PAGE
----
Leave Fourth Graders in Charge
I was born in 1955, 10 days before Rosa Parks took her historic seat in Montgomery and catapulted events into a new and unfamiliar place in the South. I share this because our place in and perspectives about history are shaped by pivotal events and experiences—the good, the bad, and the ugly.
I lived through segregated-then-desegregated schools and facilities, discrimination, and the Civil Rights Movement, but I don’t often have to describe or explain that to 75 fourth graders. I write about my childhood and historical events. I listen to the voices of the elders and I write about that too, but putting myself in fourth-grade shoes recently was life-changing. I learned more than I taught. Here are the lessons:
- We can trust our future to these amazing young people. They are enthusiastic, interested, sensitive, concerned and engaged. They know their power and they believe in kindness.
- They are fiercely committed to fairness and doing what’s right. I showed them a clip from the CBS Evening News about Dr. Gilbert Caldwell and his wife, Grace. The story was hard to watch.
The Caldwells are African American and were married in 1957. When they arrived at the hotel for their honeymoon, they were turned away and ended up spending the night at a nearby hunting lodge. Dr. Caldwell said he has shared that story many times but this time it struck a nerve with the fifth graders. They were so moved by the unfairness of this long-ago action that they each wrote a letter to the *hotel and insisted that the management give them an all-expense paid replacement honeymoon for their 60th anniversary.
You guessed it—these fourth graders were equally outraged at the injustice and vowed to use their kid-power every day to make the world better. I gently reminded them that what they do all day every day–being kind and generous to one another, helping and looking out for their friends, standing up for what’s right, —those are the things that really matter.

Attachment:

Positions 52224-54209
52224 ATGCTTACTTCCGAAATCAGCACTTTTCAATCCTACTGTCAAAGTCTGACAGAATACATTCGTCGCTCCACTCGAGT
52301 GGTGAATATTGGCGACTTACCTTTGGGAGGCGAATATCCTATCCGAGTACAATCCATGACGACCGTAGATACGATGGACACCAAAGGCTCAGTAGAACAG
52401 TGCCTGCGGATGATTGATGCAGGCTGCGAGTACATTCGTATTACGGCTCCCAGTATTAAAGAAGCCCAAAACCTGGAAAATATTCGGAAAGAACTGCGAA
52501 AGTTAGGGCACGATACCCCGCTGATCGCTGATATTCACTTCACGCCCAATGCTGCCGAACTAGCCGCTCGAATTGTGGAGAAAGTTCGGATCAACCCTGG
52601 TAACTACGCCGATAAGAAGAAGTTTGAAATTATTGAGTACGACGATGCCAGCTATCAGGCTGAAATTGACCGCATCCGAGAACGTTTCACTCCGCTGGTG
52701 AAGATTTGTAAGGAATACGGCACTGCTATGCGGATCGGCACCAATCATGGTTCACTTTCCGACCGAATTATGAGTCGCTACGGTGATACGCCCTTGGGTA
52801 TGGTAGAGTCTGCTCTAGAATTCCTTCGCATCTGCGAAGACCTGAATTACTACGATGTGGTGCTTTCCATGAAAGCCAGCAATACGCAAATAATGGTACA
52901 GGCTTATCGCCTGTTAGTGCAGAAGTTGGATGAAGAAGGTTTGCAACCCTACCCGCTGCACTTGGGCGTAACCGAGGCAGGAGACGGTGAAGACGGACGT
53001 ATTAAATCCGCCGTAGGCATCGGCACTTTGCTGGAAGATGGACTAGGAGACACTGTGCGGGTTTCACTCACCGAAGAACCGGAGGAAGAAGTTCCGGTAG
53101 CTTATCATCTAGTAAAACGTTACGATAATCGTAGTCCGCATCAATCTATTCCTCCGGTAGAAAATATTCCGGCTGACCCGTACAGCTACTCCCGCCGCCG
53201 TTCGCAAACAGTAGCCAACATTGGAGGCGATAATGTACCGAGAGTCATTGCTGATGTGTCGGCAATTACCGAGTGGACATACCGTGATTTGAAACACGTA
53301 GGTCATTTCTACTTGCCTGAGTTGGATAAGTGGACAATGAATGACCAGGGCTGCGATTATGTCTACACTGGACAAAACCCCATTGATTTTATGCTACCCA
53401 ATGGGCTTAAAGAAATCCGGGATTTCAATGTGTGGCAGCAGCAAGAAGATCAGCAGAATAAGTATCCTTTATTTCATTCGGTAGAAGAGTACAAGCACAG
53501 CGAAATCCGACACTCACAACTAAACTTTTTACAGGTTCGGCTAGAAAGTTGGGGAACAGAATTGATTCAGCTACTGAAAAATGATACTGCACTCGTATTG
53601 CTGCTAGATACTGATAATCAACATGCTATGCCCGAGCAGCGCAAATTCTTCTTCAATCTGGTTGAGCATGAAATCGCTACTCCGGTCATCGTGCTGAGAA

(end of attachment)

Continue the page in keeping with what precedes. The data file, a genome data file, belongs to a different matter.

They were already a step ahead. One said, “if we are kind to everyone, the world just gets better and better.” Another said they could “be the light in this dark world.”
Even the light moments were delightful. I brought small statues of Dr. Martin and Coretta King but I held up one of civil rights activist Fannie Lou Hamer and asked if anyone knew who she was. Several hands popped up and I was delighted that they knew Mrs. Hamer because she doesn’t always appear in history books. When the answer came back “it’s Martha Washington,” we all dissolved in giggles!
Trust me, things would’ve been much different a lot sooner if the first former First Lady had been anything like the fiery Sister Hamer whose historic line “I’m sick and tired of being sick and tired” continues to be a rallying cry for justice and equity.
Today as world leaders, wannabees, and others fight for power and position, it was refreshing to hear fourth graders pledge to lift others, help everyone no matter what they look like, accept others no matter what, appreciate the opinions of others, do something good every day, and stay positive. If they don’t do anything else, the world has to get better.
As usual, a couple of presidential hopefuls emerged and I think they’re on to something: “I will make myself president and tell people everything’s possible.” I, too, believe love, hope, kindness, and peace are all possible so fourth graders get my vote-hands down!
*The hotel isn’t still there from 1957 but the manager at the replacement facility was so impressed with the children’s passionate pleas for justice, he granted their request.
Looking for inspiration, empowerment, uplift, straight talk, an encouraging word to brighten your day? You’ve arrived! Meet Dr. Cynthia Ann Bond Hopson, best-selling author, educator, inspirational speaker, sistergirl–she’s all that and more. All the way from Stanton, TN (you can’t get there from here) to 50 states, six continents and everything in between, she’s wise, witty and altogether wonderful. She enthusiastically invites you to slow down, sit a spell, and share a giggle or two.